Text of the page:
GSAT 29 placed in final geostationary orbit

Indian Space Research Organisation's (ISRO) communication satellite GSAT-29, on board the Geosynchronous Satellite Launch Vehicle (GSLV-mark III-D2), launches in Sriharikota in the Indian state of Andhra Pradesh on November 14, 2018. (AFP Photo)

ISRO Saturday successfully placed the high throughput communication satellite GSAT 29 in its final geostationary orbit. This was done after carrying out the final orbit raising operation by firing the liquid apogee motor engine for 207 seconds, the space agency said.

The Indian Space Research Organisation's heavy-lift rocket GSLV-MkIII-D2 on November 14 successfully injected into orbit GSAT-29, intended to meet the communication needs of people in remote areas in the North East and Jammu and Kashmir.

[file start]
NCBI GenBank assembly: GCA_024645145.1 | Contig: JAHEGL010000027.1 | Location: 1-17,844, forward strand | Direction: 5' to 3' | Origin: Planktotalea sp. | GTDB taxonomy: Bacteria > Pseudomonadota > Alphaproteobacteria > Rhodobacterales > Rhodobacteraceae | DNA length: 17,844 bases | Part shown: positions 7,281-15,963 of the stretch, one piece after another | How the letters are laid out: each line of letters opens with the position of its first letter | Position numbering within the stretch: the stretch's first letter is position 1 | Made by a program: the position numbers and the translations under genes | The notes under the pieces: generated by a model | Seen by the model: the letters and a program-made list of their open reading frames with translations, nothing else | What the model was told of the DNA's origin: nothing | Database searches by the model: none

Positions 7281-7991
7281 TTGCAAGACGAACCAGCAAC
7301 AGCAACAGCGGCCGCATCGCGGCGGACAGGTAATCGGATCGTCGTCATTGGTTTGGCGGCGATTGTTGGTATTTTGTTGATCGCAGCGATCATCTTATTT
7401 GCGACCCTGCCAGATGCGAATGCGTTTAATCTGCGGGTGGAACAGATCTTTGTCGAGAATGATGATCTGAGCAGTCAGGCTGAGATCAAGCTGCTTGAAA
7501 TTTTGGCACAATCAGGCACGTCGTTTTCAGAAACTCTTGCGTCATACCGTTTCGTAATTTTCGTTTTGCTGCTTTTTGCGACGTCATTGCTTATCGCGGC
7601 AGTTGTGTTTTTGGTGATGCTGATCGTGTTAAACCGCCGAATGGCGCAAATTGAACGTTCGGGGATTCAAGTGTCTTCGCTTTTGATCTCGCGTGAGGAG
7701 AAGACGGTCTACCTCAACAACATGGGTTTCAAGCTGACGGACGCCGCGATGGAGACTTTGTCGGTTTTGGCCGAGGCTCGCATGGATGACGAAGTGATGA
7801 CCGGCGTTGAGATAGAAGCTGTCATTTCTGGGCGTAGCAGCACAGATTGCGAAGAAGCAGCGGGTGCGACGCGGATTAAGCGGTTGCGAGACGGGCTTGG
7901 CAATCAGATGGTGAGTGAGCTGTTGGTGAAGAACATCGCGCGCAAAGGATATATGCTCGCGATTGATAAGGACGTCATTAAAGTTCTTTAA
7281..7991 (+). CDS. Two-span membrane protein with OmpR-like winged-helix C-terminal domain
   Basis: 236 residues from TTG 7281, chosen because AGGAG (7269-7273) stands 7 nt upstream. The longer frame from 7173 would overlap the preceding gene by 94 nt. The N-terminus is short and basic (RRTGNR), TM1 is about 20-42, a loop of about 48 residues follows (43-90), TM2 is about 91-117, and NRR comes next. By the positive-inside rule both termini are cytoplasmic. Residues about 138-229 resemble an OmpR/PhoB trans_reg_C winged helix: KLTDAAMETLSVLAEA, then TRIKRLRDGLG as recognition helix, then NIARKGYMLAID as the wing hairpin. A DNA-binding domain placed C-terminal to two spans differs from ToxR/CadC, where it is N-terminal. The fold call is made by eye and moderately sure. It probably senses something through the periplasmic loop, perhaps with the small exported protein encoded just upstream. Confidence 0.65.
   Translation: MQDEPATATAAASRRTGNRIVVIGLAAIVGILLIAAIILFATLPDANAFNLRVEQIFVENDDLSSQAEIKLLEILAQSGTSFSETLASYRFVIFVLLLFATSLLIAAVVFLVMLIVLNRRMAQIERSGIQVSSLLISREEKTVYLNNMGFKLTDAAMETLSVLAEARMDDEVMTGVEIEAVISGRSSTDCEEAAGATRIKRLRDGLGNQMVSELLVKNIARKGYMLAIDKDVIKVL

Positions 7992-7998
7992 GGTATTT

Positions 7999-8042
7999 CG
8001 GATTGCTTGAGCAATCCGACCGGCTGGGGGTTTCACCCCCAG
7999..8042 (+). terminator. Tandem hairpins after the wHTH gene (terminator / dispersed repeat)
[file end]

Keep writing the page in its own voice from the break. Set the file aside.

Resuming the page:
Soon after the launch of the 3,423 kg satellite from Sriharikota, about 100 km from Chennai, scientists at the Master Control Facility at Hassan, Karnataka monitored it and engaged in orbit raising operations to enable it reach its final destination.

ISRO said in its website Saturday "Final orbit raising operation of #GSAT29 has been successfully carried out today by firing the Liquid Apogee Motor engine for 207 seconds. The satellite is in its final GEO Stationary orbit now.

Both solar arrays & reflectors have deployed." The GSAT-29 satellite is intended to serve as a test bed for several new technologies. The Ka and Ku band high throughput transponders would provide communication services to remote places in the North East and Jammu and Kashmir, besides aid the Centre's Digital India programme.

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GSAT 29 placed in final geostationary orbit

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